There is one thing you can count on when it comes to the New York Giants of late: They are as maddeningly inconsistent as a fadeaway jumper.
But when the pass rush is bulldozing, Victor Cruz is salsa-ing would-be tacklers and Ahmad Bradshaw is zigzagging through linebackers, the Giants can beat anyone. Really, anyone. Other NFC playoff teams are more consistent, but they're also duller, a little less frightening, a little more what-you-see-is-what-you-get.
So how are we die-hard Giants fans supposed to remain tethered to reality -- that our team is just a touch over mediocre -- when we know at any moment the Giants could decide to become outstanding, sack the quarterback a dozen times in two games, and then go on to win the Super Bowl? Yes, they lost five of six contests after a 6-2 start before posting back-to-back wins against the rival Jets and Cowboys to earn a playoff berth.
But just ask yourself one question: A week from Sunday, whose team bus do you think the Green Bay Packers hope to see rolling up to Lambeau Field, the Falcons or the Giants? Easy answer. (The Falcons are a bat-on-ball kind of team -- smacking it the other way, drilling it through the hole. The Giants are the scary cleanup hitters -- a swing and a miss three times, a blast over the wall the next.)
And this is what makes the Giants frustrating. I blame their Super Bowl XLII victory over the previously invincible Patriots for making these past four seasons, including this regular season, especially torturous.
That's the lingering legacy of their 2007 season: ever-present, heart-wrenching hope.
Sept. 16, 2007, was an idyllic fall football Sunday afternoon -- unless you were a Giants fan. I went for a long run in advance of their home game that afternoon against the Packers, believing somehow that the farther I ran, the less energy for frustration I would have when the Giants inevitably continued playing like one of the NFL's worst teams. Not so. I still had plenty of energy. I made phone calls to family; I texted relentlessly.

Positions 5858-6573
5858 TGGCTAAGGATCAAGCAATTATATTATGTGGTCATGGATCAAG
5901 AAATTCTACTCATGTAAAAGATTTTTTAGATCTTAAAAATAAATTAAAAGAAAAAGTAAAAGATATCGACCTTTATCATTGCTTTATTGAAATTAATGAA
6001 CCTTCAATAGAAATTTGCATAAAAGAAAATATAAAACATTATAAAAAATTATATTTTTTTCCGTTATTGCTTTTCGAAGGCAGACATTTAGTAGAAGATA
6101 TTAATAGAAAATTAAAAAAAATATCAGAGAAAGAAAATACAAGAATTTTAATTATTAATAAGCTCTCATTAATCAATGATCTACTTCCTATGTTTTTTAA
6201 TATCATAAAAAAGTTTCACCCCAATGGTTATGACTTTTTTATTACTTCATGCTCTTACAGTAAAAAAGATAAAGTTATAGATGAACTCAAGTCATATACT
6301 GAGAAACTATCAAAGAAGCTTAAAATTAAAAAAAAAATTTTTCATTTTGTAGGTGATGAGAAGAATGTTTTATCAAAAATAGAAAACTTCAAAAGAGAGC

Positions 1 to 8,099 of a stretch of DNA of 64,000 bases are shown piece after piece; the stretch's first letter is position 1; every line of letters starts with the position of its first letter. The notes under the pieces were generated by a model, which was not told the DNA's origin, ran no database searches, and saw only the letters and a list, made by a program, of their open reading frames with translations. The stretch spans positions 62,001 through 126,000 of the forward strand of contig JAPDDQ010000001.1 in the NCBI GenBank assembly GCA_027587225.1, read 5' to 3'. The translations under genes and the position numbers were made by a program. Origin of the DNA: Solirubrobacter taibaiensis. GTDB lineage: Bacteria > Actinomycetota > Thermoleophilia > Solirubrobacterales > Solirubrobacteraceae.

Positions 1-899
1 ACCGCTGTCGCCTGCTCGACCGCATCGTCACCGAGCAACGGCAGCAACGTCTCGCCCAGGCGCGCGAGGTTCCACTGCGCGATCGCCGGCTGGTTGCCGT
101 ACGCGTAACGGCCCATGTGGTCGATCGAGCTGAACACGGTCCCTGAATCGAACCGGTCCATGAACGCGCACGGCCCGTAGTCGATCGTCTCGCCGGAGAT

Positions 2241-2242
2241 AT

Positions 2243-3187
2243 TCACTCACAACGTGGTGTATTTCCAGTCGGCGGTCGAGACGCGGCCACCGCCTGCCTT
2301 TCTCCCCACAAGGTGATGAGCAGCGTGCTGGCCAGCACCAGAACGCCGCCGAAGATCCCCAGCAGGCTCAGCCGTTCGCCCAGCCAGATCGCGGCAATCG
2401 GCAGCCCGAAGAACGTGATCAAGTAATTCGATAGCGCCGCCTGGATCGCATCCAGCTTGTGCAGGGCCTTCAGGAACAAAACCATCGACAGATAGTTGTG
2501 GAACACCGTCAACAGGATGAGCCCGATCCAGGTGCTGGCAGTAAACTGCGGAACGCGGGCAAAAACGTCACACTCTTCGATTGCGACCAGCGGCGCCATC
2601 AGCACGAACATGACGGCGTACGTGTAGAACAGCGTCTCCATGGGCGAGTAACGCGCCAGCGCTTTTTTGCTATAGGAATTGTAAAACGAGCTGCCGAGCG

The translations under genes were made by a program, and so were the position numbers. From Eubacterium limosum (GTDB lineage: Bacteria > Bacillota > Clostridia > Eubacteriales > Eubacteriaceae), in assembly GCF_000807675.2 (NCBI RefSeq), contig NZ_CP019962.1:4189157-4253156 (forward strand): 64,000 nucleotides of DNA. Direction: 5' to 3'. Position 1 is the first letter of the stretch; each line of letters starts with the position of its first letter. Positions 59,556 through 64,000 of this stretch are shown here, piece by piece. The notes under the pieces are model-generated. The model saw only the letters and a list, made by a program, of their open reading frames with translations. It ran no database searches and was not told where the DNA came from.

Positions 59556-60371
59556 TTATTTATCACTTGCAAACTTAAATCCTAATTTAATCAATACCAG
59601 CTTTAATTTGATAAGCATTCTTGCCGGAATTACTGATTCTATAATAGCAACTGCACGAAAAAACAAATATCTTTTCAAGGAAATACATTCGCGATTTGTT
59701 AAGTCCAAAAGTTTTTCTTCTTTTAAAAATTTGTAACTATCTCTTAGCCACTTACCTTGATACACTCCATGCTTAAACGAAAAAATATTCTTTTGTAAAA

"The Giants aren't just bad," I wrote, "they're heartless." I wanted to turn off the broadcast and stare at the wall instead.
And then, Fox sideline reporter Pam Oliver appeared on screen, standing a few yards in front of the Giants' bench. Key members of the team's pathetic defense sat with their heads down, eyes on the turf. Oliver offered the truth, sans sugar, to everyone watching.
"I have not seen any kind of emotion or any kind of leadership," Oliver said on camera. "Usually guys like Antonio Pierce, Michael Strahan are up trying to fire the guys up, but these guys have just been dead all day."
Oliver's message was, and remains to this day, the most direct, accurate and honest sideline report I've seen. It was all meat, no fat. The Packers defeated the Giants 35-13 that Sunday, and the Giants appeared very much like a sinking ship. Of course, they weren't; they won their next six games and snagged the wild card.
Back to this weekend.
In an effort to rein in my annual expectations for the Giants, I often try to convince myself that they were playing lights-out football at the end of that 2007 season. In retrospect, couldn't everyone feel the building momentum, culminating in that epic almost-win against the undefeated Patriots in the regular-season finale?
I employ this false logic because if the Giants tank in the second half of the season, as they've done every year since, I can tell myself that a repeat of 2007 isn't possible. But the reality of that 2007 season is the Giants barely made the playoffs. If not for a 17-point fourth quarter against the Bills -- the Bills! -- in the penultimate game of the season, the Giants would have needed a victory against the Patriots to even reach the postseason. Super Bowl XLII has destroyed the ability of Giants fans to be truly pessimistic about the team's chances.
Which brings us to my inability to see the Giants as anything but contenders this postseason. I see Hakeem Nicks filling the 2007 cleats of Plaxico Burress; I see a pass rush that's equally as fast and strong as the one led by Strahan; I see Eli Manning still under center, coach Tom Coughlin still stalking the sidelines. I see playmakers at all the crucial positions.
The irrational side of me, the one blinded by the wonder of 2007, hopes the Giants aren't shooting off of one foot anymore, that they have their feet firmly planted going into the playoffs.
Kate Fagan is a columnist for espnW. You can follow her on Twitter at @katefagan3.